New Zealand inflation nears record high as wisdom of rate hikes questioned

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New Zealand’s latest inflation data defied widespread predictions that it would fall on Tuesday as it barely budged from a 30-year high, sparking alarm among economists and raising new questions about the effectiveness of rate hikes. of interest.

Prices rose 2.2% in the latest quarter, bringing annual inflation to 7.2%, just below the 7.3% recorded at the end of June.

The Reserve Bank had forecast inflation to fall to 6.4% in the latest quarter, while economists at major banks anticipated it to fall to between 6.5% and 6.9%.

The main drivers of inflation were food, housing and domestic services, and transportation. The cost of vegetables reached its highest level in 23 years. The data showed that domestic (non-tradables) inflation had risen, while imported (tradables) inflation had started to slide lower.

Finance Minister Grant Robertson blamed the persistently high figures on a volatile international environment and said the government “will continue to carefully target spending”, while the National Party criticized the figures as “a mockery of Labor claims of a strong economy. .

Kiwibank senior economist Jarrod Kerr said the gap between the predictions and the actual figure on Tuesday was “alarming”.

“The report was shocking, to put it politely,” Kerr said, adding that both global and domestic inflation were much stronger than anticipated. Economists had predicted that transportation costs would reduce inflation due to falling gasoline prices, but an unexpected 20% increase in international air fares stymied that.

New Zealand’s central bank was one of the first in the world to target inflation and price stability with interest rate hikes, Kerr said, adding they were “far from it at the moment.”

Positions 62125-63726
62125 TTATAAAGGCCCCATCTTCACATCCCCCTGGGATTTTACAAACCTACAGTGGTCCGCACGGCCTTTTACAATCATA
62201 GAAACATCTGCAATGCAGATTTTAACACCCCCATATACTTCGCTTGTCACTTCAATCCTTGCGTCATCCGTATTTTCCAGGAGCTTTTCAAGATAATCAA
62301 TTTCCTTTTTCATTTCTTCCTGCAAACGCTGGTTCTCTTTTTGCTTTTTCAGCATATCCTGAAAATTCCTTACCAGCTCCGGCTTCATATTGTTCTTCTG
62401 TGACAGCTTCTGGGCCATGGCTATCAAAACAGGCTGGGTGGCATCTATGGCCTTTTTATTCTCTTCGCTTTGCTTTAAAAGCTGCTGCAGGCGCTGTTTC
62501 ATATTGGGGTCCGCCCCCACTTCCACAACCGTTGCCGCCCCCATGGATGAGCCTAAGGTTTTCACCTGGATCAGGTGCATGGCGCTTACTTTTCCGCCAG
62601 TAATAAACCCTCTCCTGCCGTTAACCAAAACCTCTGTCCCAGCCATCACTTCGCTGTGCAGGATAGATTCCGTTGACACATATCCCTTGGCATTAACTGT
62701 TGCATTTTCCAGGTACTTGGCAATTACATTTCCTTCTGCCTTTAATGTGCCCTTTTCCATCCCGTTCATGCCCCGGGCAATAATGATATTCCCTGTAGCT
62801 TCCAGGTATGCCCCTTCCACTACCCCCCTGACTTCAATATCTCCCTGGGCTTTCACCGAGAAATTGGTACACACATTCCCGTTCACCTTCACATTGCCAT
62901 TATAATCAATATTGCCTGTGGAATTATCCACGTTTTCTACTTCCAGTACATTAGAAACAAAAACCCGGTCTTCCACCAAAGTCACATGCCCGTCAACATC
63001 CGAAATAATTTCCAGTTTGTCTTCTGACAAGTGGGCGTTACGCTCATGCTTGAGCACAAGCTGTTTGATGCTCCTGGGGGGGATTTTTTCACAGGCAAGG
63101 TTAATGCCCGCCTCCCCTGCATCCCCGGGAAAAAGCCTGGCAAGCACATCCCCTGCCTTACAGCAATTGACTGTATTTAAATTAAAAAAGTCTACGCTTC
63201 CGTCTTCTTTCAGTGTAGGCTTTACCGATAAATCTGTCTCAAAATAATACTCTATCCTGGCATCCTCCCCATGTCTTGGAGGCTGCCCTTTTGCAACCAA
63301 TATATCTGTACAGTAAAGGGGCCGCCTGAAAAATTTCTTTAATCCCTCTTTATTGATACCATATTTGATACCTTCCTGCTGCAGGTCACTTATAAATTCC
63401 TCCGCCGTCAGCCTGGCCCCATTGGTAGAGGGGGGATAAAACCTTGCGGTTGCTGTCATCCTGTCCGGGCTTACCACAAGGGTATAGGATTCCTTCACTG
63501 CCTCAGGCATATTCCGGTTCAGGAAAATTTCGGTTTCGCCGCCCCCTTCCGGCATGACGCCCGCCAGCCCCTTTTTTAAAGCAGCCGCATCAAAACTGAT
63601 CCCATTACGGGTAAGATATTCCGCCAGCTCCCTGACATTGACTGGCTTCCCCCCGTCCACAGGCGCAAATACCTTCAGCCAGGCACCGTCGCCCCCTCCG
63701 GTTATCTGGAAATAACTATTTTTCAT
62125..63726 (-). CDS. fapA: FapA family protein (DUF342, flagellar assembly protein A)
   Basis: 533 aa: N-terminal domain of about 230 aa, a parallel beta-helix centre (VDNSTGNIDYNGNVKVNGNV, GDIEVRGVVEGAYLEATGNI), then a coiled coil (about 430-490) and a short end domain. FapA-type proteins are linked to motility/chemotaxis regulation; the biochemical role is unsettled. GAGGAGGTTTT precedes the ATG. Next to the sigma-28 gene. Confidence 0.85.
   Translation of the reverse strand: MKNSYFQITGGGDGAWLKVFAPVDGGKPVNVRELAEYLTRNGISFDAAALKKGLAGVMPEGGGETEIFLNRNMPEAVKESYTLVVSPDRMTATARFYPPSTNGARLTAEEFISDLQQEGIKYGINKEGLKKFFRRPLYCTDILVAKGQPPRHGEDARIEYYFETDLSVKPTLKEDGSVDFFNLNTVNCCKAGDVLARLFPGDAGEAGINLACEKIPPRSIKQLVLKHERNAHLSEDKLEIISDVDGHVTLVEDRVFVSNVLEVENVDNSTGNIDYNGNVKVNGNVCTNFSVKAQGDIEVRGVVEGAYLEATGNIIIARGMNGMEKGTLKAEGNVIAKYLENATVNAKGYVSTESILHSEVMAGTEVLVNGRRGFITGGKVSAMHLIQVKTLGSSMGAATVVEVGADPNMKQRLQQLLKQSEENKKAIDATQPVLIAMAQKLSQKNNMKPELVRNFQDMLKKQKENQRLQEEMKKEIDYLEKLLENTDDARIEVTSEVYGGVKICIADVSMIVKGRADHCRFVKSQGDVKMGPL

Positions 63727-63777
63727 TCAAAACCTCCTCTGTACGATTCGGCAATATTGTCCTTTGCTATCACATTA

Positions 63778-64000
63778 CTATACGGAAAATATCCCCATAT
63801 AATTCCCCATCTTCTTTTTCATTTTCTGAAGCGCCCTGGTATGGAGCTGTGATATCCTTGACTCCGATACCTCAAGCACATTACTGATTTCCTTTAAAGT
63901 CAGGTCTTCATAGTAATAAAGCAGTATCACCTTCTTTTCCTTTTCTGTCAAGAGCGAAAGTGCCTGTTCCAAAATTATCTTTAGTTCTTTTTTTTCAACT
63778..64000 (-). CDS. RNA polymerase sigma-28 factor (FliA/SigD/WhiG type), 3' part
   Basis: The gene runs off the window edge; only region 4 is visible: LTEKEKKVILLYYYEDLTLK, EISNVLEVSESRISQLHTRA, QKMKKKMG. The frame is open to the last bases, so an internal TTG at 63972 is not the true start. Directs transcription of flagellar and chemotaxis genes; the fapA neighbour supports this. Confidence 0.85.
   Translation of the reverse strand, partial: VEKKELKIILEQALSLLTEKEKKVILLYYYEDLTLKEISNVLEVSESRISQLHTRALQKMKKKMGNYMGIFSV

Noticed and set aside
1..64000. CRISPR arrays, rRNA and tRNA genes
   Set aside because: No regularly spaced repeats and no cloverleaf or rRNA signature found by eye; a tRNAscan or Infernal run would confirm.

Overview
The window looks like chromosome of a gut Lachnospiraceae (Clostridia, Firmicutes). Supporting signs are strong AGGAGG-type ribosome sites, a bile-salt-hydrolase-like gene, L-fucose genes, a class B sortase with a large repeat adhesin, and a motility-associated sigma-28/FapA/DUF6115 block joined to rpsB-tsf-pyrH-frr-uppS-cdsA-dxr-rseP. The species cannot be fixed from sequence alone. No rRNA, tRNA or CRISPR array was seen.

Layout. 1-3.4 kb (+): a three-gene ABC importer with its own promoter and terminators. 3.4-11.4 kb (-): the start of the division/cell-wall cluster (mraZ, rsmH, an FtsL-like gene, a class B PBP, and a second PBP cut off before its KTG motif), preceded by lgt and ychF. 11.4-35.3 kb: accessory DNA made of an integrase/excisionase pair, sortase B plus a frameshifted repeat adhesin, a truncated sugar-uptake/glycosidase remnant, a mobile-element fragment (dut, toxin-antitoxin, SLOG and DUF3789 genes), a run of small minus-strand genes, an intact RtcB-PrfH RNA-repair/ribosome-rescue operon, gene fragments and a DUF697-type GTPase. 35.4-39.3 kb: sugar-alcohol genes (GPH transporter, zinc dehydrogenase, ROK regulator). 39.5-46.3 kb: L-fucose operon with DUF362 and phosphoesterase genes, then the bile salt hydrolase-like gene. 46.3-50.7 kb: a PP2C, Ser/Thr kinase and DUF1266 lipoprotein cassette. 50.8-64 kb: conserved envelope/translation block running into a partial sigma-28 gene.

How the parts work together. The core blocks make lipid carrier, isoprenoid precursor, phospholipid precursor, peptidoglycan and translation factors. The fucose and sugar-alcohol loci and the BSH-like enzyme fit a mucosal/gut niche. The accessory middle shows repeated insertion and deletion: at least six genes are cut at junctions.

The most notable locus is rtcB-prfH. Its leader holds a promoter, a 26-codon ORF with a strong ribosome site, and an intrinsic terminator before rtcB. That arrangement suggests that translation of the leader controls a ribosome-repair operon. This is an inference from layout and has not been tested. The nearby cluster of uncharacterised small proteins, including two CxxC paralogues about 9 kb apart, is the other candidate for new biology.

“The failure of his mandate will only strengthen his resolve to do more; it is quite clear that they have to walk [interest rates] more and in larger quantities,” Kerr said. “Today’s report will be like a red rag to an inflation fighting bull.”

Kiwibank predicted that the Reserve Bank would offer a “huge hike” of 75 basis points (instead of 50 bps) to the official cash rate in November, with an eventual rise to 5% in 2023. That would create more pressure for investors. homes, Kerr said.

“The person on the street is making it difficult right now and it’s a very uncomfortable prospect for the household right now. Most people are now facing much higher interest rates…higher inflation and in many parts of the world, including New Zealand, we have a falling housing market.”

The effectiveness of interest rate hikes in reducing inflation in the current global context is being questioned in countries such as the US, which also has persistently high prices and is focused on aggressive rate hikes. Some economists say this comes at the expense of dealing with other culprits of inflation, such as corporate prices, rising energy costs and supply chain disruptions.

Edward Miller, a researcher and policy analyst at First Union, warned that raising interest rates would simply put more pressure on consumers while doing little to reduce inflation.

“If inflation is being driven by oil, fertilizer and food prices due to the Russian war, then there is not much that can drive up domestic interest rates,” Miller said, adding that these price increases driven internationally they are transient.

“By raising interest rates, they are charging additional costs to New Zealand businesses, which in turn is driving up prices; in effect, they are prolonging the problem.”

Miller pointed to the cost of vegetables as an example. While it is too early to tell what has driven the latest rise in vegetable prices, one of the main drivers of inflation this quarter, Business Price Index figures for the latest quarter showed that the largest increases in spending on horticulture were gasoline and fertilizers, followed by rising interest rates. .

“All of this should underscore to the Reserve Bank that, for the most part, we are not dealing with a demand-driven inflation situation, but rather a supply-side shock, due to a combination of the invasion of Russia to Ukraine and post-Covid supply chain impacts. .”

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